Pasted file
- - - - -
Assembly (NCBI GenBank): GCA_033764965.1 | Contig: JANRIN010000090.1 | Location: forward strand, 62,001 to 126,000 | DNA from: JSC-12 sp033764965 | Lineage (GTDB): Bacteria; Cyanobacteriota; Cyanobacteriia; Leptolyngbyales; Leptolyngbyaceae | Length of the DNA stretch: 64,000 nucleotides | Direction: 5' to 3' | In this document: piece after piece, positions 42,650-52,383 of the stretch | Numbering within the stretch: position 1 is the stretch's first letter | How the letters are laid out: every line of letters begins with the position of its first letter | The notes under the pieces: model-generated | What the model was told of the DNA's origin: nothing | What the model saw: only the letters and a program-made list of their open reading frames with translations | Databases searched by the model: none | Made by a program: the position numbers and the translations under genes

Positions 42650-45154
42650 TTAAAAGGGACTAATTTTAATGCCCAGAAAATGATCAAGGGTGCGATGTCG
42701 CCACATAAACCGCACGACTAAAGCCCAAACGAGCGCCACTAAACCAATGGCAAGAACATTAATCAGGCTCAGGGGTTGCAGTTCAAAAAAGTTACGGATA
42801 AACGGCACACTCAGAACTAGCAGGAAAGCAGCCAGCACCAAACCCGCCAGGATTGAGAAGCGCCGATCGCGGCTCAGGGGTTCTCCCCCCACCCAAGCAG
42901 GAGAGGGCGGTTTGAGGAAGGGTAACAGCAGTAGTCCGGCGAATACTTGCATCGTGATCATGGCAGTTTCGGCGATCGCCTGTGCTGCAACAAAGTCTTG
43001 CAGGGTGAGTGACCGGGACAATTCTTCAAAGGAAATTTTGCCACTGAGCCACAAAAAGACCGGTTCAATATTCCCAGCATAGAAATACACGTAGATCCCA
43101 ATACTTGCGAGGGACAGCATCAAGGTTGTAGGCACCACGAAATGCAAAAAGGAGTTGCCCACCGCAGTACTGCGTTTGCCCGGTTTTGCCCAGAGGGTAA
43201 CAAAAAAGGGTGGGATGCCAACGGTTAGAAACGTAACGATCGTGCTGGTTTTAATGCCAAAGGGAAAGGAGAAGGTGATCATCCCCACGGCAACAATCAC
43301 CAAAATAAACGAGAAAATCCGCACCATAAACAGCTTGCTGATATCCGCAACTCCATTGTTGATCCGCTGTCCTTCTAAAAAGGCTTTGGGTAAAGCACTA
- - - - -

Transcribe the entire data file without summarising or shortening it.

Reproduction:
Assembly (NCBI GenBank): GCA_033764965.1 | Contig: JANRIN010000090.1 | Location: forward strand, 62,001 to 126,000 | DNA from: JSC-12 sp033764965 | Lineage (GTDB): Bacteria; Cyanobacteriota; Cyanobacteriia; Leptolyngbyales; Leptolyngbyaceae | Length of the DNA stretch: 64,000 nucleotides | Direction: 5' to 3' | In this document: piece after piece, positions 42,650-52,383 of the stretch | Numbering within the stretch: position 1 is the stretch's first letter | How the letters are laid out: every line of letters begins with the position of its first letter | The notes under the pieces: model-generated | What the model was told of the DNA's origin: nothing | What the model saw: only the letters and a program-made list of their open reading frames with translations | Databases searched by the model: none | Made by a program: the position numbers and the translations under genes

Positions 42650-45154
42650 TTAAAAGGGACTAATTTTAATGCCCAGAAAATGATCAAGGGTGCGATGTCG
42701 CCACATAAACCGCACGACTAAAGCCCAAACGAGCGCCACTAAACCAATGGCAAGAACATTAATCAGGCTCAGGGGTTGCAGTTCAAAAAAGTTACGGATA
42801 AACGGCACACTCAGAACTAGCAGGAAAGCAGCCAGCACCAAACCCGCCAGGATTGAGAAGCGCCGATCGCGGCTCAGGGGTTCTCCCCCCACCCAAGCAG
42901 GAGAGGGCGGTTTGAGGAAGGGTAACAGCAGTAGTCCGGCGAATACTTGCATCGTGATCATGGCAGTTTCGGCGATCGCCTGTGCTGCAACAAAGTCTTG
43001 CAGGGTGAGTGACCGGGACAATTCTTCAAAGGAAATTTTGCCACTGAGCCACAAAAAGACCGGTTCAATATTCCCAGCATAGAAATACACGTAGATCCCA
43101 ATACTTGCGAGGGACAGCATCAAGGTTGTAGGCACCACGAAATGCAAAAAGGAGTTGCCCACCGCAGTACTGCGTTTGCCCGGTTTTGCCCAGAGGGTAA
43201 CAAAAAAGGGTGGGATGCCAACGGTTAGAAACGTAACGATCGTGCTGGTTTTAATGCCAAAGGGAAAGGAGAAGGTGATCATCCCCACGGCAACAATCAC
43301 CAAAATAAACGAGAAAATCCGCACCATAAACAGCTTGCTGATATCCGCAACTCCATTGTTGATCCGCTGTCCTTCTAAAAAGGCTTTGGGTAAAGCACTA